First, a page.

But take heart. There are too many artists buying the stuff for them to change it at this point in corporate history. It'll be back. :)

    I love Polaroid. :heart:
     
  6. captain-spanky

    captain-spanky TPF Noob!

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    the lot i have isn't one of the bad bunch. i think i'm maybe just rushing into it and pressing on too hard then? it may be that the picture is too cold 'cos it's not very warm around here at the moment (even though i'm wearing shorts)
    I'll try the ballpoint idea.. i've got a dead one around somewhere and i'll also try warming it up in my pocket for a bit first...
    I'll keep y'awl posted on me progress...
    I'm determined with this one... :D
     
  7. terri

    terri Administrator Staff Member Supporting Member

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    If you're convinced this is good film, then yeah, keeping the print warm is a huge help. An easy way is to turn a heating pad on low to medium and use a heavy piece of beveled glass over it as your support.

    If you're starting within the first ten to fifteen minutes of taking the image, you should be fine, and the dyes should be malleable.

    For starters, try just outlining the edges of the car in this image (if you shoot another). It should move quite easily. If it's still refusing to move, I'm still not sure I'd trust the film, given what we know is going on out there. Time Zero should remain pliable enough to manipulate for several hours, really.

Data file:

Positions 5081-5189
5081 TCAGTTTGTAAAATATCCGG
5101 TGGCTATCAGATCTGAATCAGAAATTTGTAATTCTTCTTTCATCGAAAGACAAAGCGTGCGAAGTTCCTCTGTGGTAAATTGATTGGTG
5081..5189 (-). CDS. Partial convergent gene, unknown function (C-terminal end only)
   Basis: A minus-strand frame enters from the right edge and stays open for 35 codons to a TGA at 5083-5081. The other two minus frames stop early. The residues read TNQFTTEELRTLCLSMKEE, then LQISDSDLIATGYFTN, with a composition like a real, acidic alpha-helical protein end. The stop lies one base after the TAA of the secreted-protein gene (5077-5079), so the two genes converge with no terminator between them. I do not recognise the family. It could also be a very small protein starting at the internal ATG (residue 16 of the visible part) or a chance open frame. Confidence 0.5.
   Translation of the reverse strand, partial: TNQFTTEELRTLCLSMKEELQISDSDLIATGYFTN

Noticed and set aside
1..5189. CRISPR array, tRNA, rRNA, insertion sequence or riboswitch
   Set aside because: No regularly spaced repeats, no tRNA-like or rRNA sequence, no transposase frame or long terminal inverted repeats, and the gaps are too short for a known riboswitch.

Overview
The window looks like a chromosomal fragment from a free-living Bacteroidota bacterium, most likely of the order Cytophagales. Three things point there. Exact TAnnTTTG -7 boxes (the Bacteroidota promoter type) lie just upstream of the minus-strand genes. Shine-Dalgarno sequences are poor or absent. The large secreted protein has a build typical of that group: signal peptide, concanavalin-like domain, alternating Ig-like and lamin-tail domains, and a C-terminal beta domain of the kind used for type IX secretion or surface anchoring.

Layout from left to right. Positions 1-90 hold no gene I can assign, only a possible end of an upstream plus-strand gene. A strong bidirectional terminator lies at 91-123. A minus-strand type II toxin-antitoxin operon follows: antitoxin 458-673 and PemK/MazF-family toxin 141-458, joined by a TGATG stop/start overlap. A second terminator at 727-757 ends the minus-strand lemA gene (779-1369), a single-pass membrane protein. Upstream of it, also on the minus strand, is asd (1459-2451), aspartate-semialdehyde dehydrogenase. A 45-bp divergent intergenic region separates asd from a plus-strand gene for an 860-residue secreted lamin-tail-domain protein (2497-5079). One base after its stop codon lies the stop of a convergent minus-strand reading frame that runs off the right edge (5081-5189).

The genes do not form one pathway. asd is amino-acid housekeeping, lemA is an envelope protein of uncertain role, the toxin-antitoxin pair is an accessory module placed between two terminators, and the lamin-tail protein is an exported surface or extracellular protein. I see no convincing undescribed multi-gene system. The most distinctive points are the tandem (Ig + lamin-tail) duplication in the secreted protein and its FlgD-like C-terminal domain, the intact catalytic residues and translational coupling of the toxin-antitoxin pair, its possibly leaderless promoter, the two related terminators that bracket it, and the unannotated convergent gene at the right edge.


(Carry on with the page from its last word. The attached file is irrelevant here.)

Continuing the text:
One of those oversized wooden golf tees is also a great beginner's tool, I used to use it a lot because it gave me great control while learning about pressure. :) Good luck!
     
  8. sillyphaunt

    sillyphaunt TPF Noob!

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    It's a learning process.. I had the same problems. It's frustrating at first.. I asked the same questions! Keep at it, you'll get it.

    The best tip I got was to wait about 5 min before doing anything, that way you're not making the lines and things are a bit more "set".

    The tool I use 99% of the time is an embellishing tool, its metal with a ball tip, an it works wonderfully.

    About the saturation, that's normal, I think. I never could get very saturated picture with my land camera, although Blues tend to look a lot better. Try taking some pictures with a nice sky in it, the blue will probably look pretty good.

    Good luck!
     
  9. DIRT

    DIRT TPF Noob!

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    okay...im glad to hear that.

    Now who has an sx70 camera to give to me :)
     
  10. terri

    terri Administrator Staff Member Supporting Member

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    Mr. eBay will be glad to help you find one. Only, he ain't giving them away! :mrgreen:
     
  11. DIRT

    DIRT TPF Noob!

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    AAAWWW, Terri your so sweet to buy me one off of ebay... I will be waiting by the door for it. hahaha
     
  12. hobbes28

    hobbes28 Incredible Supporting Member

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    I actually got mine at an antique store for around $20. I'm sure you can find one in Long Beach...there should be tons of them. :D